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Want To Be Taken Seriously? Use A Real Email Address!

I like Gmail. I really do. I have a Gmail email address that I use for personal correspondence. I use the Calendar and Contacts features to sync my Android phone and tablet with Outlook.

But it drives me absolutely crazy when I see a small business owner — even one who HAS a website — use a Gmail address as their business contact email.

Email - Personal Vs Professional

Why would you do that? Why would you choose to look unprofessional, when it would take so little effort and no extra money to NOT do it?

(It reminds me of the days when Microsoft Publisher first became readily available to the home user. Everyone could do their own desktop publishing now! And it came with a bazillion fonts: how many can you use on your business card? And then you could go to Staples and buy those rip-apart business card blanks and print your own. Why would anyone continue to use a designer and a professional printer? Because hiring a pro makes you look like a pro…)

If your company has a website, you should have email hosting included in your website hosting package. And if you don’t, then switch hosts! I can’t remember the last time I saw a hosting plan that charged extra for an email address or two. Most come standard with a bunch (20? 50?) with the option to buy more if you need them.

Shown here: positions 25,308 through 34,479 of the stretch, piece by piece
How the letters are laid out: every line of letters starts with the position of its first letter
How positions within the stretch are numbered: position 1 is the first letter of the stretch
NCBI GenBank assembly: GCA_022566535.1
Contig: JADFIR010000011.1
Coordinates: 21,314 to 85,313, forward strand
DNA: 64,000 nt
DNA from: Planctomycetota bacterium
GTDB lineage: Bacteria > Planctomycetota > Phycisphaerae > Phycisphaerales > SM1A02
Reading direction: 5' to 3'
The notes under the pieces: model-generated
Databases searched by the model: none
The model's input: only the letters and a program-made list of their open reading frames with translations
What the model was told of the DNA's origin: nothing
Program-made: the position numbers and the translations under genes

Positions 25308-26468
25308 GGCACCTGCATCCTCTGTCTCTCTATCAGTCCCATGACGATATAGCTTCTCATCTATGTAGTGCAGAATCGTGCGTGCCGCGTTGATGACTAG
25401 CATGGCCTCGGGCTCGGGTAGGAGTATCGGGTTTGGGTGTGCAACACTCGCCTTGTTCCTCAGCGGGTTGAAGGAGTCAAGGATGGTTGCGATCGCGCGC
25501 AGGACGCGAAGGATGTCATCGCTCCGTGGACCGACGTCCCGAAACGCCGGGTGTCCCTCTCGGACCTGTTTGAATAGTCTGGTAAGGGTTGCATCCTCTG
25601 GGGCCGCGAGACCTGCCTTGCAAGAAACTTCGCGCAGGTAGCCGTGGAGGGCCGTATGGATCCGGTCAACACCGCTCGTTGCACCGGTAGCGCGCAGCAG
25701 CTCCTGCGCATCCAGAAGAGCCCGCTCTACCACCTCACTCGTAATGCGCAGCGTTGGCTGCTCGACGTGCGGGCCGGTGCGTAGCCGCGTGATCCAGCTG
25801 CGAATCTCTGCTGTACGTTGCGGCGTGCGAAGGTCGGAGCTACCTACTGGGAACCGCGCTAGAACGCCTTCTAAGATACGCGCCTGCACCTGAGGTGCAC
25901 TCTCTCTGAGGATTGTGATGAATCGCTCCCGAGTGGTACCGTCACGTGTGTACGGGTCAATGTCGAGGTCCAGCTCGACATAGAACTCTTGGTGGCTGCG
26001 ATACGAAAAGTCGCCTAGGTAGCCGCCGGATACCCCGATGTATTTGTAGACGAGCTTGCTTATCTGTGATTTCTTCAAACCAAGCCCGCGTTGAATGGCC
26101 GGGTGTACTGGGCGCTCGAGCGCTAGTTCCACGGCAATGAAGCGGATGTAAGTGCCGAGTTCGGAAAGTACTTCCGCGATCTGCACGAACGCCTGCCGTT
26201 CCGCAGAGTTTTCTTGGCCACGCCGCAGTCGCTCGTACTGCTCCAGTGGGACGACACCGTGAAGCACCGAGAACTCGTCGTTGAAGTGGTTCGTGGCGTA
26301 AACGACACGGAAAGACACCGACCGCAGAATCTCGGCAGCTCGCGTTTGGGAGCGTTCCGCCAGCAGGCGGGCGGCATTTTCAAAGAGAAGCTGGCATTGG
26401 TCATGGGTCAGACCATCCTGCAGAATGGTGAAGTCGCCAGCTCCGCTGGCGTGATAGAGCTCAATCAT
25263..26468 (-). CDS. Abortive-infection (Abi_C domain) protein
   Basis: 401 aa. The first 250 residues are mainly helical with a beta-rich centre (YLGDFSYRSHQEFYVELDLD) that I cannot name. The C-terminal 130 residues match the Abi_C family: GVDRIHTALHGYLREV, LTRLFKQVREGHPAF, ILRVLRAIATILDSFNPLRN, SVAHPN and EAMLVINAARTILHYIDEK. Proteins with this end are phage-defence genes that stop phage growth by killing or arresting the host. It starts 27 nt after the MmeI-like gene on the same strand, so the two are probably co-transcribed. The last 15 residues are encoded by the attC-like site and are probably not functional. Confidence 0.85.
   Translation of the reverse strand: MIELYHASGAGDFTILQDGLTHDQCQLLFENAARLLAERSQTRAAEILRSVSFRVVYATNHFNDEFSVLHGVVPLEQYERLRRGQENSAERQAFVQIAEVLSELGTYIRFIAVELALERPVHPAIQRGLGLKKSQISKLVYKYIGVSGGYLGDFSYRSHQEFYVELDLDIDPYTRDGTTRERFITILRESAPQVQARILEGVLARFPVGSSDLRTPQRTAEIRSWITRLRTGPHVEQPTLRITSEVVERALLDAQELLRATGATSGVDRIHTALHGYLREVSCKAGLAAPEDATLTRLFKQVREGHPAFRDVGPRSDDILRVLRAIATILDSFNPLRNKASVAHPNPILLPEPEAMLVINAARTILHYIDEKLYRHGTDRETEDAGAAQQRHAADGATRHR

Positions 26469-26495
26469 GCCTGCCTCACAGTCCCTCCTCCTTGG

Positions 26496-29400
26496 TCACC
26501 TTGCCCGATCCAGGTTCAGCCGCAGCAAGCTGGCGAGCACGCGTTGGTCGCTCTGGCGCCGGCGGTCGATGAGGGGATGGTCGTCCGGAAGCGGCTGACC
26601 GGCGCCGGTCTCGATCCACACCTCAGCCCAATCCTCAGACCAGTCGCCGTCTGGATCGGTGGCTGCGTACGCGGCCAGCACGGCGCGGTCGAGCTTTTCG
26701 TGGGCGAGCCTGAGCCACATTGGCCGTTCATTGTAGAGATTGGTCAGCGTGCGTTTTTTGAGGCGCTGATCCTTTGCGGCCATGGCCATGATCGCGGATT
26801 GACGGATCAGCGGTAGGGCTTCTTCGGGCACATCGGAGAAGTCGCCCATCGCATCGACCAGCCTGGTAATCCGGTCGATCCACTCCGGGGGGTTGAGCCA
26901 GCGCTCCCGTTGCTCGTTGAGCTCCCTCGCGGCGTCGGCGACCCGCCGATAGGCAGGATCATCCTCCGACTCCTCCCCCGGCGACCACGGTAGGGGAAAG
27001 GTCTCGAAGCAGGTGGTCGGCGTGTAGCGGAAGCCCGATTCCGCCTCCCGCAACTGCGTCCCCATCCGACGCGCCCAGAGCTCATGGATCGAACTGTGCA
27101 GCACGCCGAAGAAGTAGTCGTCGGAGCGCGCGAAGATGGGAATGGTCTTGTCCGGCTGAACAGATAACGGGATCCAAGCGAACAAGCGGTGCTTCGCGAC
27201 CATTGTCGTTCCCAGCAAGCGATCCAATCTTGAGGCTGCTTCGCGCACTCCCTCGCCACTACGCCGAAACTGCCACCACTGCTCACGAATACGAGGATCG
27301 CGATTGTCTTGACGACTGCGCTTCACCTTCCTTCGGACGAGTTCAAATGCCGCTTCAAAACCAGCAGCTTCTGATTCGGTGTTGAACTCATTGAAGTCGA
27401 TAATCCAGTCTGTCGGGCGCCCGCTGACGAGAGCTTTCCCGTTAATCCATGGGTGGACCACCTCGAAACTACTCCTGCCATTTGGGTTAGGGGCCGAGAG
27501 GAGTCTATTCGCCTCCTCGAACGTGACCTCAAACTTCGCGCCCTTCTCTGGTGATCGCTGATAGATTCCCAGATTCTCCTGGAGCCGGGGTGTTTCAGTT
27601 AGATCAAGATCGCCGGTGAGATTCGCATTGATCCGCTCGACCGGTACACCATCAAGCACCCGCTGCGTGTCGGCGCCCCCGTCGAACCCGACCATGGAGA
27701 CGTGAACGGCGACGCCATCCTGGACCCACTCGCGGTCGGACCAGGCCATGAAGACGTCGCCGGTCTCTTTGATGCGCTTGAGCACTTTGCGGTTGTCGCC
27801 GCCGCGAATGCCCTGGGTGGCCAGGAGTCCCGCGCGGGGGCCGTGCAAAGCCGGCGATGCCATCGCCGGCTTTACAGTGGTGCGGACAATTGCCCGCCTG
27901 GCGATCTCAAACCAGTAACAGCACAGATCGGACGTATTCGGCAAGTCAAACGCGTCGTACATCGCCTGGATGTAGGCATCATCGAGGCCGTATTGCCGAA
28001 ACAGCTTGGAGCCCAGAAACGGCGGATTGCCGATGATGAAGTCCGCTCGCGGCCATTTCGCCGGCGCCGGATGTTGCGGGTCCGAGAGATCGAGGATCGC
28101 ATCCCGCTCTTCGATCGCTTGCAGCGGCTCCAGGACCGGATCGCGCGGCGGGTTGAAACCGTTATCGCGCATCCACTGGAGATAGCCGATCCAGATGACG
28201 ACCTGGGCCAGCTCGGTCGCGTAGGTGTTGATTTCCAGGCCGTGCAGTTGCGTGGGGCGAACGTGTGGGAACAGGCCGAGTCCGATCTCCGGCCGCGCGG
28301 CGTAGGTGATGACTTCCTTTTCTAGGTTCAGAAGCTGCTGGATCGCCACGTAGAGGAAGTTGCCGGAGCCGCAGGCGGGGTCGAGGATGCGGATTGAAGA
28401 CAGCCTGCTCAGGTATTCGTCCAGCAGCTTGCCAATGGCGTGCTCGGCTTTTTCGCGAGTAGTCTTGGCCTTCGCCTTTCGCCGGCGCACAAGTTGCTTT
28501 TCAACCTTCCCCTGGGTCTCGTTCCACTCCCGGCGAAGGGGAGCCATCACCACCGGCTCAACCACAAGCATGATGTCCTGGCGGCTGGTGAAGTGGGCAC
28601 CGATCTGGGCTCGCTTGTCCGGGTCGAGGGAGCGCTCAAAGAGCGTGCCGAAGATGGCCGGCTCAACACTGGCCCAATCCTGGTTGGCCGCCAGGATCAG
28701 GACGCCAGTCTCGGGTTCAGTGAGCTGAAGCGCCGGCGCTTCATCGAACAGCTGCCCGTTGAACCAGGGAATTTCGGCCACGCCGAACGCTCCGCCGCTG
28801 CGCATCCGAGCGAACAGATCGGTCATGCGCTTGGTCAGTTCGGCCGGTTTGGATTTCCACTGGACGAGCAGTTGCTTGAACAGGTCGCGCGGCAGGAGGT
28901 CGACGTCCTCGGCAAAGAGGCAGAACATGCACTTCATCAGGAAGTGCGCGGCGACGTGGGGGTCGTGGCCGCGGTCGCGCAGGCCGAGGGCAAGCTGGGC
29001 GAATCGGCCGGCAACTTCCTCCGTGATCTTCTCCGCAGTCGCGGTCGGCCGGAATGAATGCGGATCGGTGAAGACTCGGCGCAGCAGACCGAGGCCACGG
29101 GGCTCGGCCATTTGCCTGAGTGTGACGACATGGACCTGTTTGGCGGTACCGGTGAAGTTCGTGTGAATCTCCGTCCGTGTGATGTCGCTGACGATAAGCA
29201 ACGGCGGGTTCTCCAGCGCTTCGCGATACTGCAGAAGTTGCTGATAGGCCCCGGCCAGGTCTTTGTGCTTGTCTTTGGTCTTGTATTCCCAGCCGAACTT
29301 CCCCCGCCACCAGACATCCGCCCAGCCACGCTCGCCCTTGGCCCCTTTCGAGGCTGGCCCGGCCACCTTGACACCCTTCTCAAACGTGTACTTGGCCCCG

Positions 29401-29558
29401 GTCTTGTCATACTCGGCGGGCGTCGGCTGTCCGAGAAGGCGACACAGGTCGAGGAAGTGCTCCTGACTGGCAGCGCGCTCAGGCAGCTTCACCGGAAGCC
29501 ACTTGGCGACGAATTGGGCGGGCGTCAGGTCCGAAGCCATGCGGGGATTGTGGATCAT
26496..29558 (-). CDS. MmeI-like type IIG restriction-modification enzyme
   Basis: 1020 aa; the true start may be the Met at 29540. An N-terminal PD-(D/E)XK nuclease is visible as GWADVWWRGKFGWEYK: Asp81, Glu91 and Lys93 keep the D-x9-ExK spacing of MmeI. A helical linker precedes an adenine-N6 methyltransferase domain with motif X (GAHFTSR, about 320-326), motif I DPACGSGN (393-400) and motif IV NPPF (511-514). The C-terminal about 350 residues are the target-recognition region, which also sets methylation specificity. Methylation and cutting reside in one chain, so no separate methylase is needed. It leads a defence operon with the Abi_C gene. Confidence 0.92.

You’ll probably want {yourname} @ {yourdomain}.com as a minimum. But you can add things like sales@, or info@, or newsletter@: whatever makes sense for your business.

Yes, Google has really good spam protection on its email servers. Sometimes I hear people say that’s why they use a Gmail account. Again, your web hosting package SHOULD come with spam protection, although I do occasionally see the odd host charging extra for that. In my opinion, they shouldn’t, because running a good solid spam protection utility protects their servers as much as it protects your inboxes.

You can, if you want, use Google’s email servers to manage your domain-specific email addresses. It can get complicated to set up, so find a web person who can do that for you if you really want to go that route.

It’s far easier to log into your hosting control panel and manage whatever spam protection is available to you there. And you can add a desktop-level layer of protection the way I do with MailWasher.

One thing to remember about using Gmail is that you’re running your email through a cloud-based service over which you have no control. Google’s licensing policies say that you own all of your content and messages, but they can deliver ads to you based on the contents of those emails unless you specifically opt out. While they use automated systems to target those ads, to me it feels a little creepy to see advertising related to recent emails that have gone through my account.

So please. Use your Gmail address for your personal correspondence. But get a real email address, one associated with your company’s primary URL, for your business!